Beverly Cleary is an author many generations are familiar with. In my generation, she may have been required reading. Or you may have simply enjoyed the characters she created. Regardless, they more than likely left a lasting impression. And while the writing was good, it was her time to pass.
Beverly Cleary Inspired Generations
Beverly Cleary is a familiar name in literature. Her work first started back in 1955 with Beezus and Ramona. What started her on the path, though, was something from her youth. “I wanted to read about the sort of boys and girls that I knew in my neighborhood and in my school,” the author once shared with NPR in 1999.
The only literature available to Cleary was written about English children. If she didn’t want to read that, the only other choice was books about pioneer children. Knowing she’d rather have material she could relate to, she gave herself a goal. And that was to write relatable children’s books that youth didn’t consider dry and uninteresting. A conversation with her sixth-grade teacher helped her keep that goal in mind.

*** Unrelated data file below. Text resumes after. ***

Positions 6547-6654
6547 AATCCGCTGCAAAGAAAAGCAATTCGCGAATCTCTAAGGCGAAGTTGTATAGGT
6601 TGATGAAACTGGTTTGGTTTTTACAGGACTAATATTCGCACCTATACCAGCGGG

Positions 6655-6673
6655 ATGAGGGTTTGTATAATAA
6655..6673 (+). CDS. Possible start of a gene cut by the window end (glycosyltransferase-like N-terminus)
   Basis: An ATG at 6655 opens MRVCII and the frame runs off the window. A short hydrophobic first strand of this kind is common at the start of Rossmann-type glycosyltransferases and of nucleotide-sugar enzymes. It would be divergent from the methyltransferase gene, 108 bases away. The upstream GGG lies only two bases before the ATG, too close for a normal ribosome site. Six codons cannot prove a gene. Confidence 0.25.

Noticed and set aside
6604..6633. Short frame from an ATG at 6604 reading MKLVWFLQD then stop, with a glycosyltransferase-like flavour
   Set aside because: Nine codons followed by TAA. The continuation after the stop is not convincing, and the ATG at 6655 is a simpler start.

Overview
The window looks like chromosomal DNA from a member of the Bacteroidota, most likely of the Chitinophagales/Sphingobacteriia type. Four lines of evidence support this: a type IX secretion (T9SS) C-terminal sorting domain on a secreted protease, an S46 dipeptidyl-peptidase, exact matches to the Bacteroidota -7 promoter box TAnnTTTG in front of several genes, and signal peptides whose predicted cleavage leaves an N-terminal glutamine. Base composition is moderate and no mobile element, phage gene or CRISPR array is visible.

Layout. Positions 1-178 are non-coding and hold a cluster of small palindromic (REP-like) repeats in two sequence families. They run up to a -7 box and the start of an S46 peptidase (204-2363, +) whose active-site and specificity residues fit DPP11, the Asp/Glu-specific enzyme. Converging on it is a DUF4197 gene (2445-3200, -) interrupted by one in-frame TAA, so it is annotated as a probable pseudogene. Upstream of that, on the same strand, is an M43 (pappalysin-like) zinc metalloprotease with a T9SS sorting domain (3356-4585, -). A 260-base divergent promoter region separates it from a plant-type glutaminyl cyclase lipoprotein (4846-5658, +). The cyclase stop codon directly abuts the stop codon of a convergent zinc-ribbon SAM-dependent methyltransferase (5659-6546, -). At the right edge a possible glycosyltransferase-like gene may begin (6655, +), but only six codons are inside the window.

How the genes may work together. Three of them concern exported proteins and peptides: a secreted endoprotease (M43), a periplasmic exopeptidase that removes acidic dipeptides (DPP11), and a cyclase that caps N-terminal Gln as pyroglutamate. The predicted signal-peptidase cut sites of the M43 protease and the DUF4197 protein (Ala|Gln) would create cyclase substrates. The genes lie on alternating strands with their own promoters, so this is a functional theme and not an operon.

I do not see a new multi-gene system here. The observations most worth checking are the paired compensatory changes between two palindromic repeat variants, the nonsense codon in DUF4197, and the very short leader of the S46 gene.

Cleary eventually found herself the post librarian at the Army Hospital in Oakland, California. A couple of young boys once came in asking about books that had “children like us.” Realizing there were none, she made the decision to pen her first book. It became known as Henry Huggins, a story about a regular boy living on a street in Portland.
While her first book was popular, it wasn’t the main character people liked most. It was Ramona Quimby, the girl down the street from Henry, who most children wished to hear more about. And so began the first inkling of what would eventually become a popular 8 book series. The author had every faith children would continue to read. Even as technology evolved around her, she wasn’t worried. “I don’t think anything will take the place of reading,” she once said. Her spirit will surely live on in her literature and the minds of all who read it.
Beverly Cleary, the creator of the Ramona character, passed away on March 25, 2021 in her California home. She was 104 years old. What books of hers have you read? Which book is your favorite? Let me know in the comments!